The desk's contents rustle and move without shifting a millimetre. She flips through pages upon pages of notes, even lifting a sheaf of them to her nose and tilting them ninety degrees, without visibly disturbing them at all.

After a while, her brow furrows.

The papers land back on the desk. Just as suddenly as she was there, she leaves.


Somewhere, there is a world of burnished gold sunlight, rivers that sparkle brightly enough to blind, grass that is always green (except when covered by aggressively red blood thick as chocolate syrup), and people who are not people. It is a quieter, simpler world, except for when it isn't. It isn't so much 'supernatural' as it is nature to the power of ten, and its denizens aren't so much super-human as they are exaggerated versions of humans. In a sense, this place is more natural than nature itself and its inhabitants are more human than any human who ever lived.

And in this world is an endless sea. The ocean is vast, entirely without bounds, and with few means of crossing. It is far, however, from empty. It has innumerable islands. Any attempt at counting them all would fail, because islands rise and fall almost constantly.

That's all well and good, but this story requires only one island to tell itself. Most of the ocean that surrounds this specific island is shallow and calm, though it is particularly deep and turbulent when travelling in certain directions. People pass between this island and a few others with little enough effort that they don't mind, but just enough effort that they don't do it lightly.

And in this place, there are three people. (Actually, there is an ineffable legion of people. Japanese religion has dozens or even hundreds of deities, and that isn't counting the demi-Powers that filial piety creates. But only three of them count, and one is almost totally alien to this island, while the third calls it home, even if she doesn't hail from here.)

One of them is a tall, well-muscled man in samurai armour. His specific proficiency is in fact in spears and lances, which he does not deign to carry himself. He has pale eyes, and dark hair. He holds his head high, supremely self-confident. His countenance is that of one used to dispensing justice and making executive decisions.

The second is a tall, slight woman. Her only other lover once described her as "slim as a sword-blade, quick as a cut," and that is certainly true. She carries several spears, two shields, and of course wears her own sword. She has tied her plain brown hair in two distinctive buns, which gives her the appearance of a mouse. She dresses herself in a manner designed to please the first, and sits at his right hand.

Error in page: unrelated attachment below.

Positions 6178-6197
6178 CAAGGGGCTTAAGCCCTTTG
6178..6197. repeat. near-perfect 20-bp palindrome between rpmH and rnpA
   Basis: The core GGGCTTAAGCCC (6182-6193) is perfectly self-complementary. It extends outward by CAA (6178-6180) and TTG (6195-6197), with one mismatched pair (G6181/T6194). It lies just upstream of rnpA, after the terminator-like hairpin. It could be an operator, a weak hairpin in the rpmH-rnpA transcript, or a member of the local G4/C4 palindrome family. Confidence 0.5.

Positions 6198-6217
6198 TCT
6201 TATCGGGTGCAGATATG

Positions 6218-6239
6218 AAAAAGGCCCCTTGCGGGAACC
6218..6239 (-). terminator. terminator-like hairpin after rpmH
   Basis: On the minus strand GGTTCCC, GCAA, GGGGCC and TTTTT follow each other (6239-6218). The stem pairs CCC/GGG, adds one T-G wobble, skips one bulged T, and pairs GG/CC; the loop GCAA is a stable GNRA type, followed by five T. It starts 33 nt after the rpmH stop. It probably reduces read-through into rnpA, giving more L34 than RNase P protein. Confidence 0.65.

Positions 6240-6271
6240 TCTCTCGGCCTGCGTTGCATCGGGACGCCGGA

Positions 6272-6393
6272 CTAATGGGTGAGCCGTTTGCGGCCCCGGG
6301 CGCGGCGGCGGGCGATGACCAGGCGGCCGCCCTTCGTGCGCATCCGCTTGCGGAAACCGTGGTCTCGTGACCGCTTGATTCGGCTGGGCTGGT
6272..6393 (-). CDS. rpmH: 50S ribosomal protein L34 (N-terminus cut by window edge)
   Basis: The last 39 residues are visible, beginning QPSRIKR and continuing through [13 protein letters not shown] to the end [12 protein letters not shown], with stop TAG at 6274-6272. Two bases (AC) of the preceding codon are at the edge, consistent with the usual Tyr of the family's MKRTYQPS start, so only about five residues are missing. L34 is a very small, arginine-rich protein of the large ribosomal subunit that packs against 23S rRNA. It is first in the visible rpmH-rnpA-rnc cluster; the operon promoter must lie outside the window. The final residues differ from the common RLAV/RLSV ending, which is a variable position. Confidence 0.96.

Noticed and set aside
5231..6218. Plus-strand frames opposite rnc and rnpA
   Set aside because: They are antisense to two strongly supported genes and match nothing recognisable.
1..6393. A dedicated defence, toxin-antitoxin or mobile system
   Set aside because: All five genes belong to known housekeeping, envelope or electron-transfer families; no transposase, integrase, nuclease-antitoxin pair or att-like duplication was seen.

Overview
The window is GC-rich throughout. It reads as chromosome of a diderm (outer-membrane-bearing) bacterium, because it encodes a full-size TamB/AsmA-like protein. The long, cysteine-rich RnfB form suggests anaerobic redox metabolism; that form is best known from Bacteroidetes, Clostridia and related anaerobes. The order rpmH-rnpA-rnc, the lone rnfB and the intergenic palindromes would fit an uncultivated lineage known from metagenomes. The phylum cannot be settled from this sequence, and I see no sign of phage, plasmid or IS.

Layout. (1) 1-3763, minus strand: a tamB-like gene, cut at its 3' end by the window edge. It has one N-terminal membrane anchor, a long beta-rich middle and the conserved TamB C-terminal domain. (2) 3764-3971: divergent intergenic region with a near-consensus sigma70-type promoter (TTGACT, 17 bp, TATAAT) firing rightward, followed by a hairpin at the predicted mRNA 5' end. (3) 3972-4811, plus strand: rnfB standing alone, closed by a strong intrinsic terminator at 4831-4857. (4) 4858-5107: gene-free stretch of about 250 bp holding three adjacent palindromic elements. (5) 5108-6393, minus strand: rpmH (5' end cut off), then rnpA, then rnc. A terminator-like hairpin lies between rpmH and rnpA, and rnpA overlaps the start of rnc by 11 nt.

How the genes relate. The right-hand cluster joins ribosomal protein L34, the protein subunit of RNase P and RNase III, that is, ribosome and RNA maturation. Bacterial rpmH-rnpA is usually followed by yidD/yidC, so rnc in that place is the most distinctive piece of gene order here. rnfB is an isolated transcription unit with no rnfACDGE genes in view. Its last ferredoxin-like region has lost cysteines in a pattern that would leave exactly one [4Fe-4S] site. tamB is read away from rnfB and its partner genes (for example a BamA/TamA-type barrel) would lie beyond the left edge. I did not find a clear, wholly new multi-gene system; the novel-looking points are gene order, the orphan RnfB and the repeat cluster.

The third is closely related to the second. Her older (and shorter) sister, in fact. She is not from this land. Even less "from it" than her supposed-beloved younger sister. She has tiny feet and wears a tang-yi. She carries a glowing pearl in her left hand, and made a bold gesture with her right. She has stopped making the gesture. She wants to address an important issue and then leave. There is no time for ritual phrases or gestures.

The man raises an eyebrow in a painfully ironic arch. "You wished to speak with us?"

"I did."

"Then speak, luck-goddess, and get you gone."

The luck-goddess eyes her younger sister, arching her own brow to imply that she knows why the Lord Bishamon wants her to leave. She considers making a point of it, but then decides not to. Why needle him with petty embarrassment when she can shock him— and perhaps cripple him without breaking the Laws of Being.

"Your descendants have started up their game again, Lord Bishamon."

He waves a hand. "All my descendants start it at some point. They all fail. Why should you take interest?"'

In contrast to his apparent relaxation, his eyes narrow. He isn't worried about the Hyuuga, Gong De Tian knows. He takes offence at her snooping around in what he regards as his dominion. And, technically, the activities of his mortal descendants are far outside her realm of influence.

Except for one mitigating factor: their ability to affect her sister.

"Because this time, the attempt will succeed. If he goes through with it, it will hurt Ah-Tian."

That gets his attention. First, because what Gong De Tian has just suggested is widely known to be impossible. No mortal can summon a god against his will, not even if they're related. The Hyuuga have been trying for centuries. Almost since Bishamon sired the first Hyuuga on a blind mortal woman. Second, it is just as widely known that Bishamon and Gong De Tian loathe each other to depths of their dominions. In giving over her unusually lucky younger sister to him as a gesture of good faith, Gong De Tian effectively cut all ties with the half-mortal girl.